Human Rights Outcomes in Complexity and the Problem of Causation

McGrogan, David (2015) Human Rights Outcomes in Complexity and the Problem of Causation. In: A Jurisprudence of Complexity? Rethinking the Relationship between Law and Society, 24-25 September 2015, Lancaster University.

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Abstract

The monitoring of human rights performance is increasingly a measurement exercise. This is true for the UN institutions whose role is to monitor compliance with human rights treaties; governments who fulfil their obligations to report to those institutions regarding their performance; NGOs which are engaged in applying pressure to States Parties to the relevant treaties; and human rights-interested academia. The international human rights system, to put it another way, is increasingly concerned with statistical ‘outcomes’ such as the number of children in primary education, the number of victims of domestic violence, or the number of people enrolled in public nutrition programmes - quantitative measures which are purported to demonstrate whether obligations are being fulfilled. This is part of a broader phenomenon which sees human rights success as something that can be measured through statistical techniques, and it is in turn part of a wider movement in many fields which privileges the quantifiable and measurable over the tacit or subjective.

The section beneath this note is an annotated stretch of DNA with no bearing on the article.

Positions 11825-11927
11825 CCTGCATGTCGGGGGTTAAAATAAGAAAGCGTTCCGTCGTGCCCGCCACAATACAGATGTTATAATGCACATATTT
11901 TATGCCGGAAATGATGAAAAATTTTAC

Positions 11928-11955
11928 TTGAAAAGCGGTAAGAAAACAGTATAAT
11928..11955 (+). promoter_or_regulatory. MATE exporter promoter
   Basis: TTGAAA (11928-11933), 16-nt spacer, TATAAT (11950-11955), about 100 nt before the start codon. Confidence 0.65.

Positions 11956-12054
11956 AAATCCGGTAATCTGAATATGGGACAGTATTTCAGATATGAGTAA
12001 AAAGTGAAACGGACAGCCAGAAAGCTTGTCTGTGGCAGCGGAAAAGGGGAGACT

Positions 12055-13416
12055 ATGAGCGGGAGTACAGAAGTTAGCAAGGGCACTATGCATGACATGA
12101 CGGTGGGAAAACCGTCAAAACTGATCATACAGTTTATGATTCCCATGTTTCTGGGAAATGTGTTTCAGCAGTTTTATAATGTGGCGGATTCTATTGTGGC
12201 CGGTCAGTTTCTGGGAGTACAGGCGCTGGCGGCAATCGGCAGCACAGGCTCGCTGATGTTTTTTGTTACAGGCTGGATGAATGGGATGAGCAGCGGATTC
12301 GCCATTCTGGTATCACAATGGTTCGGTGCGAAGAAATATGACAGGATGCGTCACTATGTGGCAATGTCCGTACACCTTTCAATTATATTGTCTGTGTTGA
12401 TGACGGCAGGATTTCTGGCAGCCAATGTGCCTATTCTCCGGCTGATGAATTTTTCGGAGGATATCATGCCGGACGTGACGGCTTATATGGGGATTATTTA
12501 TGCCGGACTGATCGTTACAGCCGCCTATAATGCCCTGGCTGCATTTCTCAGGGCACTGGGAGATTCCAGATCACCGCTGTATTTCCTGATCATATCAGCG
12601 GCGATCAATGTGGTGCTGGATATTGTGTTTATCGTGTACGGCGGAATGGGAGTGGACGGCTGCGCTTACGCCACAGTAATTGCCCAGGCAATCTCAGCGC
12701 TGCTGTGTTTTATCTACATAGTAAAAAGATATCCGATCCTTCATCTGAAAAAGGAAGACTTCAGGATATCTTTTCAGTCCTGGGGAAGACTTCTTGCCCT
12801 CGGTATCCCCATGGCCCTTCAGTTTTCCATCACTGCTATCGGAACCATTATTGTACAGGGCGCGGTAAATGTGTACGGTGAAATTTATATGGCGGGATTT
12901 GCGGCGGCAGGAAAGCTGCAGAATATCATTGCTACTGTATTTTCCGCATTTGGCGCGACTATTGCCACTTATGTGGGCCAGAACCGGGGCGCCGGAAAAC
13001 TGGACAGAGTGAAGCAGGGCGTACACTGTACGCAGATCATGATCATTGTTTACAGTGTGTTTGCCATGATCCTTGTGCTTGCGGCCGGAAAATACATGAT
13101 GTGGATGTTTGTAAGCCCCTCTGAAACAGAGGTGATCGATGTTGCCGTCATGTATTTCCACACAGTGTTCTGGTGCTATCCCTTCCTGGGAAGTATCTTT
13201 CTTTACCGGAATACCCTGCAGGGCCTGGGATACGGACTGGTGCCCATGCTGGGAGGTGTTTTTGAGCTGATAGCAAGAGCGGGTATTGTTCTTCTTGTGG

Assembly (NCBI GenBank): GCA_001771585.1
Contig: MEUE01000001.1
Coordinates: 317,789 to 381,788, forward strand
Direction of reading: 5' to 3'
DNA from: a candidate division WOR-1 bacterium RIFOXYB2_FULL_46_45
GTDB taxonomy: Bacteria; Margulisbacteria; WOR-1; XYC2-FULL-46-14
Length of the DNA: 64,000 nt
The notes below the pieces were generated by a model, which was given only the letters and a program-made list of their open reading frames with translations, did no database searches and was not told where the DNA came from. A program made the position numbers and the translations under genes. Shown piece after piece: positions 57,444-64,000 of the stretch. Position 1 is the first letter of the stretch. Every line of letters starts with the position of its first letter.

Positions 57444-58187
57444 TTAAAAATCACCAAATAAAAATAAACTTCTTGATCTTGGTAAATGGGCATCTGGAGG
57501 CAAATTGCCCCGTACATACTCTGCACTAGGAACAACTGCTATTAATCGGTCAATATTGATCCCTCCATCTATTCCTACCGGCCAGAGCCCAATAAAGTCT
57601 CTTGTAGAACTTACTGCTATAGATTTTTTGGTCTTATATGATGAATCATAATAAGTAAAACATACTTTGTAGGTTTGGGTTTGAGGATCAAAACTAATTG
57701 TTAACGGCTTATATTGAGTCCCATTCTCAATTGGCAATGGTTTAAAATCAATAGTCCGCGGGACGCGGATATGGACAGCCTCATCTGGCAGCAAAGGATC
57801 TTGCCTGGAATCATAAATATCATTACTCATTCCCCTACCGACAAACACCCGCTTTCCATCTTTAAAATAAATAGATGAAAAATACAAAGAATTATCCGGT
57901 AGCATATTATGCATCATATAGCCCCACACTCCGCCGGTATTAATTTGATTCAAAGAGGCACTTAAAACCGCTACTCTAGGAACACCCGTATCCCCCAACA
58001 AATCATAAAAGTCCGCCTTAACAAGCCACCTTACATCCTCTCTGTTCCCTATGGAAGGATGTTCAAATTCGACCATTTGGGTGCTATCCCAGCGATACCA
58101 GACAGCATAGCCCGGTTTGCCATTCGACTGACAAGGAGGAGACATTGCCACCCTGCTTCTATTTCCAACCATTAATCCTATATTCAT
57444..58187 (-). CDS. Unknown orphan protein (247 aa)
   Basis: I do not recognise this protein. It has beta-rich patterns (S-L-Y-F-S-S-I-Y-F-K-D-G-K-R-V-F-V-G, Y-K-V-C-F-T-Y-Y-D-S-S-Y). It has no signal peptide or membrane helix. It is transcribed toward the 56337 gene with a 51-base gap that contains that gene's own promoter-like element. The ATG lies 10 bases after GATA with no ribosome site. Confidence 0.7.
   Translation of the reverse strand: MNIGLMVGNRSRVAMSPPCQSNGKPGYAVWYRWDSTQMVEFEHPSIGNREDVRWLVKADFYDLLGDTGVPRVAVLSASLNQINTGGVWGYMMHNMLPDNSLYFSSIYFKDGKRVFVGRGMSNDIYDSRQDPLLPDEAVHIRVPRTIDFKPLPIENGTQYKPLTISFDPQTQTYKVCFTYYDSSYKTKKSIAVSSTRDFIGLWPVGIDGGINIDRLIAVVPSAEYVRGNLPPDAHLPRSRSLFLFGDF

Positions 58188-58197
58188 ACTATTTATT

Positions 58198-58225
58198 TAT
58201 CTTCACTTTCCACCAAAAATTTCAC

It is predicated on a given: that it is within our power to identify the causes of measured human rights outcomes. This article argues that, in fact, that given must be treated with great scepticism and suspicion, as it does not take due account of the complexity of the subject matter concerned. In fact, since human societies are areas of such great complexity, it may be impossible to properly understand what causes the great majority of what we refer to as human rights outcomes.

The acuteness of the problem of credible causal inference is poorly acknowledged in much of the academic literature on human rights measurement. This paper argues that a greater degree of epistemic humility is crucial.

Item Type: Conference or Workshop Item (Paper)
Subjects: L300 Sociology
M100 Law by area
M200 Law by Topic
Department: Faculties > Business and Law > Northumbria Law School
Related URLs:
Depositing User: David Mcgrogan
Date Deposited: 10 Dec 2015 16:42
Last Modified: 12 May 2017 05:05
URI: http://nrl.northumbria.ac.uk/id/eprint/24969

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